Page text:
For nearly six years now since my mother died, I've been travelling down the distance from Dublin to Galway first of all to visit my family and secondly to keep the gardens of home in check. It sounds posh to say "gardens" as if I own an estate.
The housing estate of Mervue that was built by the corporation in the 1950's was well planned, thoughtfully providing a lot of public and private space. Our family home is one of six terraced houses in Ceannt Avenue where we were given three gardens. One small one at the front, another small one at the back and then the big back garden that was used in our youth for growing vegetables.
It was my mother's garden. It was she who cultivated it when she was young and strong enough to do so. In later years she turned it into a lawn edged on one side with lovely shrubs and small trees. And she left all of this to me before she died, wanting me to have a place of my own to come home to.
I'm no Diarmuid Gavin but I keep the front garden in fairly good shape for the sake of the neighbours so that they're not looking at an eyesore.
It's the big back garden that challenges me most - internally. I don't mind the physical part of it at all. Tending it I always ask "who am I doing this for?" since very few people ever get to see it. Of course God sees it all the time and I've no doubt but that He would be happy with it even if it were an out of control jungle.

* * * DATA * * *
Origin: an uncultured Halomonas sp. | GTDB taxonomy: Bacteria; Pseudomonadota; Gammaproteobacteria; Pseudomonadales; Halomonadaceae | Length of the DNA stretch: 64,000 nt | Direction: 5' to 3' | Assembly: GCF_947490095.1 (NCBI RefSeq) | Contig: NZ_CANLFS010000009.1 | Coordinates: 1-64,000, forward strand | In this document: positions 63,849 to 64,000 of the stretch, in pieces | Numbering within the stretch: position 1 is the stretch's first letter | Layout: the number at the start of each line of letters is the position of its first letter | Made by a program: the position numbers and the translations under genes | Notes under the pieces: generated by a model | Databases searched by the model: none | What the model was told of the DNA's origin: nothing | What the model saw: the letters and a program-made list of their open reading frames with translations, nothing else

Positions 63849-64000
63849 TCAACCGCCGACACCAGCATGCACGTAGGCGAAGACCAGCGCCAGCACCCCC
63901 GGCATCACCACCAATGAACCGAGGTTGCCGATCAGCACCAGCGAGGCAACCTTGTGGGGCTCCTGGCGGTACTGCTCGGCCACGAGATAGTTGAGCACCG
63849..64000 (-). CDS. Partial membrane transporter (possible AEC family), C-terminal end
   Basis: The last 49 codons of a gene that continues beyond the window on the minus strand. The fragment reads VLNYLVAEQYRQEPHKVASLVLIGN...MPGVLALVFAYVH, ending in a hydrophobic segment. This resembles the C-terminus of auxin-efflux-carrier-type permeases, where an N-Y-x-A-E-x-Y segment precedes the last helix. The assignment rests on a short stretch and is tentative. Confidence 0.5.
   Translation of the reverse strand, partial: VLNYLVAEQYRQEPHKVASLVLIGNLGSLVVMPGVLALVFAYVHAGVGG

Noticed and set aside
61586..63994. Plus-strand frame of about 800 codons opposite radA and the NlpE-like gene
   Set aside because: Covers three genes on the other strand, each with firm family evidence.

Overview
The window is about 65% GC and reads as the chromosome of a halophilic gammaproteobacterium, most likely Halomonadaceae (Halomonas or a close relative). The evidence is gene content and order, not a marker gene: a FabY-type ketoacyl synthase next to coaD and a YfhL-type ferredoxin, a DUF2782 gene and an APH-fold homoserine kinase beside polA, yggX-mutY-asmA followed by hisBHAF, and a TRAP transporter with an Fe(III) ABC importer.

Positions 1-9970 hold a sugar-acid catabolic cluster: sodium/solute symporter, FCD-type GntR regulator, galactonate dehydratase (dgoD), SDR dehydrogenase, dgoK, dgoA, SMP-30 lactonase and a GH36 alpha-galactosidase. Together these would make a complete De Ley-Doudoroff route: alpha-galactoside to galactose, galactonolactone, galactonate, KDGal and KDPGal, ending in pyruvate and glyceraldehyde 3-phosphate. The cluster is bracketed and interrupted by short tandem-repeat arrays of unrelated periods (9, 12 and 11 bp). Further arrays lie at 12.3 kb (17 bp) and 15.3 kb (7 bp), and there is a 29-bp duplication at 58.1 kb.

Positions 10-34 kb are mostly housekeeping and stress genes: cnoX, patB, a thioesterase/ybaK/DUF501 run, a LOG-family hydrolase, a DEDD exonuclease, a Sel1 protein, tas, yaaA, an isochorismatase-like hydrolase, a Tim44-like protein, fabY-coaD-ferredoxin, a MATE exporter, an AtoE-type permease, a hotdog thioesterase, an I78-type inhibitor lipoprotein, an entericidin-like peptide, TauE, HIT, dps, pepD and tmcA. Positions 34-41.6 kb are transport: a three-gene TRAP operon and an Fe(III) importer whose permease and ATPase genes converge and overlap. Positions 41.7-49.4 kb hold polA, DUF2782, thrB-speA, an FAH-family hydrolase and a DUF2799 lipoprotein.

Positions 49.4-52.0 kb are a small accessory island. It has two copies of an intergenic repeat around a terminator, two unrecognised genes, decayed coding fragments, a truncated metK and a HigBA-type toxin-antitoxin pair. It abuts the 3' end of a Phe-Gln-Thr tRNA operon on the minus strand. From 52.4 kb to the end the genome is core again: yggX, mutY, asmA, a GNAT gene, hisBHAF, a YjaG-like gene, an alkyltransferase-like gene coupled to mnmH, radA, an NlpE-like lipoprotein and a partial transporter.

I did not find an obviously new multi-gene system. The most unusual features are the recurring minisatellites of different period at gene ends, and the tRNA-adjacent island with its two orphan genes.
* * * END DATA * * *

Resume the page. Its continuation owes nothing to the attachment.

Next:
Sometimes someone has looked in on it with regret, saying something like "it's not the same as when Maureen was here." Indeed it has spoken to me of her absence and it has certainly grown wild in spots with a wildness that I find attractive and convenient.
Mam's lilac tree fell in the storm of a recent winter and I left it there, though I cut away some of the dead branches. When people suggested that I remove it I said no because it's a memorial of her. Then to my great pleasure the fallen tree sprouted new shoots in the spring and has blossomed for two summers now.
So it rests there as a parable for me of the hope that abides in the fallen states of life. A reminder of the line from the Book of Job , "there is hope for a tree: If it is cut down, it will sprout again, and its new shoots will not fail." (Job 14:7)
A parable for me! Even though I am solitary by nature, there is something innate in me, part of my vocation as a priest that lives and works for the benefit of the "other" rather than for myself. I live for God first and then other people. So it doesn't make sense to me to be tending a garden that is of benefit to no one but me.
But now on this day in May I know that this garden is mine and for me. I tend it largely for my own benefit. For the first time in years I have sat here alone for a couple of hours - reading, gazing up at the blue sky, watching seagulls, pigeons, magpies, blackbirds and the multitude of minute insects that hum in the grass. I listen to the robins and I am visited by them.
All of this is happening to me on Ascension Thursday, an appropriate feast for homecoming and the place of one's belonging. Jesus is returning home to the Father, to the place where He belongs from all eternity. I haven't quite ascended but I have arrived home in a new way to the place where I belong. A place of my own.
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